4. I know it doesn't seem to make sense, but I can feel terrible and look fine. When most people have the flu or even just a cold, they look sick. My symptoms, sometimes disabling, are usually invisible. I know it's hard for others to understand this, especially when I look the same through it all. That's why I'm often nervous about what others believe about my health and think about me. It might sound odd but when I hear, "You look so good!" I wonder if you think I'm exaggerating my experience.

5. You probably think you're being helpful when you tell me what I could do to get better. Your Aunt Gertrude, who went into remission with that special diet or your friend, Phil, who got better when he stopped working - they're not me. I promise you, if I want advice, I will ask for it. Just because I'm not healthy, it doesn't mean I'm incapable of managing my life.

6. When I mention my chronic illness, please don't "skip" over it and look away. When you avoid the subject, it doesn't feel polite or respectful. Instead, it feels as if you're avoiding the topic. The fact is, I appreciate questions that show genuine interest in my experience, such as, "What does this mean for you?" And, I'll try my best to be respectful of you by not overly focusing on the subject.

7. Have you ever noticed how often people pass you in the office halls with, "How ya' doing?" and they keep walking? I know it's just a greeting but when I don't feel well, I don't have a quick answer. I'm still responding to the question five minutes later -- - in my head. In fact, there are times when it's difficult to carry on simple, normal, office banter when I don't feel "normal" and my life doesn't fit into a sound bite. So if you ask, be prepared for more than you might have bargained.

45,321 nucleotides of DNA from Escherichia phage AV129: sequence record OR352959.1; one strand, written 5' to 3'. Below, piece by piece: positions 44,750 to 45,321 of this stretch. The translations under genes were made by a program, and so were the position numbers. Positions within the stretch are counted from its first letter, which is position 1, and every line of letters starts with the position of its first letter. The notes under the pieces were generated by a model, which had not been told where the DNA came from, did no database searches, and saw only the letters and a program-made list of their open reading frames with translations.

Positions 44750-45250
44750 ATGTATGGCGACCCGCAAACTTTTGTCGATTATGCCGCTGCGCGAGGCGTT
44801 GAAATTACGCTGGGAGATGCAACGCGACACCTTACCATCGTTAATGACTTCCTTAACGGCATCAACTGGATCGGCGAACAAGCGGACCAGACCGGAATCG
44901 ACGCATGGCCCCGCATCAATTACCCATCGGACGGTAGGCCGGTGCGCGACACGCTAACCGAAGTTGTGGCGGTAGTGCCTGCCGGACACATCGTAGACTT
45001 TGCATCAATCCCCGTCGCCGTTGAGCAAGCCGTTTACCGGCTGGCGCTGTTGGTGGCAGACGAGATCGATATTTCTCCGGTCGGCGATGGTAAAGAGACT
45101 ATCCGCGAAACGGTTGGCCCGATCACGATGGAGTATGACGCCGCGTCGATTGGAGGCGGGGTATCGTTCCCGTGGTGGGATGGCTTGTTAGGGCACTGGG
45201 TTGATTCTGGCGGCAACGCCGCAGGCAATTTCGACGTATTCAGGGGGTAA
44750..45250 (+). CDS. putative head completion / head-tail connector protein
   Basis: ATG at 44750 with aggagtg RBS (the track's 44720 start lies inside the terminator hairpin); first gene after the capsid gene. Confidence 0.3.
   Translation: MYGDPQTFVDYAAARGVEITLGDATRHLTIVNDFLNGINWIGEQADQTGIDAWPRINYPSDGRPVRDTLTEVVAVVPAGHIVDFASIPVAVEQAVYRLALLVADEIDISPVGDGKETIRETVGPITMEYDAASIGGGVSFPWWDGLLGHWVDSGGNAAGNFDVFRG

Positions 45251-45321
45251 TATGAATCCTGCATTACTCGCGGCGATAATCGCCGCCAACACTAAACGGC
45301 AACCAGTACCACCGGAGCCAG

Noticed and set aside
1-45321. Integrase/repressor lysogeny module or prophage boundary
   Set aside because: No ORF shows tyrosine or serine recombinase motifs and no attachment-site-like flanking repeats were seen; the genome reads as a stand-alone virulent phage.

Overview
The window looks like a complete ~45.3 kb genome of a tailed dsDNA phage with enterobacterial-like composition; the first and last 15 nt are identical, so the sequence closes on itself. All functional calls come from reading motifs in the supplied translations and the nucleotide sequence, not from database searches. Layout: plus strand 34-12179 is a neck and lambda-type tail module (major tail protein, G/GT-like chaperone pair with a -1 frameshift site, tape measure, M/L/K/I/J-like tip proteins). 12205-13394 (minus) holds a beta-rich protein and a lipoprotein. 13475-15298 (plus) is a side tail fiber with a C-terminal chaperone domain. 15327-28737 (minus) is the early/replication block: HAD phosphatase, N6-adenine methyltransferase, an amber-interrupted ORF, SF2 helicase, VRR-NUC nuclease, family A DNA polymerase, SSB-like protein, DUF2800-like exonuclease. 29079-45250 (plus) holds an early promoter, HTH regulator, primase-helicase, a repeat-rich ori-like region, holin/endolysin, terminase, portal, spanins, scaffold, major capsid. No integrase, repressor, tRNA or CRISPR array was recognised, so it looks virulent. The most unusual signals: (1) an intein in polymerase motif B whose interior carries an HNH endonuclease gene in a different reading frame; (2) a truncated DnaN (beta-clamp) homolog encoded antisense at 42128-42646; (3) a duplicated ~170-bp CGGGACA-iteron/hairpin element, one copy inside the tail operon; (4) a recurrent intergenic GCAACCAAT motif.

8. Healthy people can work (or play) too hard but they can catch up after pushing their bodies too far without too much wear and tear. Part of the problem with this chronic illness, however, is that my limits can vary greatly. I can't ever be sure how hard I can push without hurting myself. Some days, walking upstairs to the water cooler feels like I'm running the marathon. Sometimes it can take days or even weeks to feel "normal" after working a few late nights and weekends. And, yet, at other times, I can do any of this without a problem. Go figure.

9. People in the office (particularly management) will tell me, "Take care of yourself, that's most important." But how should I interpret this message when working 10 hour days/6 days a week is considered a virtue? I want to have high standards for my performance and be respected for what I do, just like everyone else. But, the crazy schedule that we work doesn't allow time for doctors' appointments or time to recoup. I find that there's a bit of a contradiction here.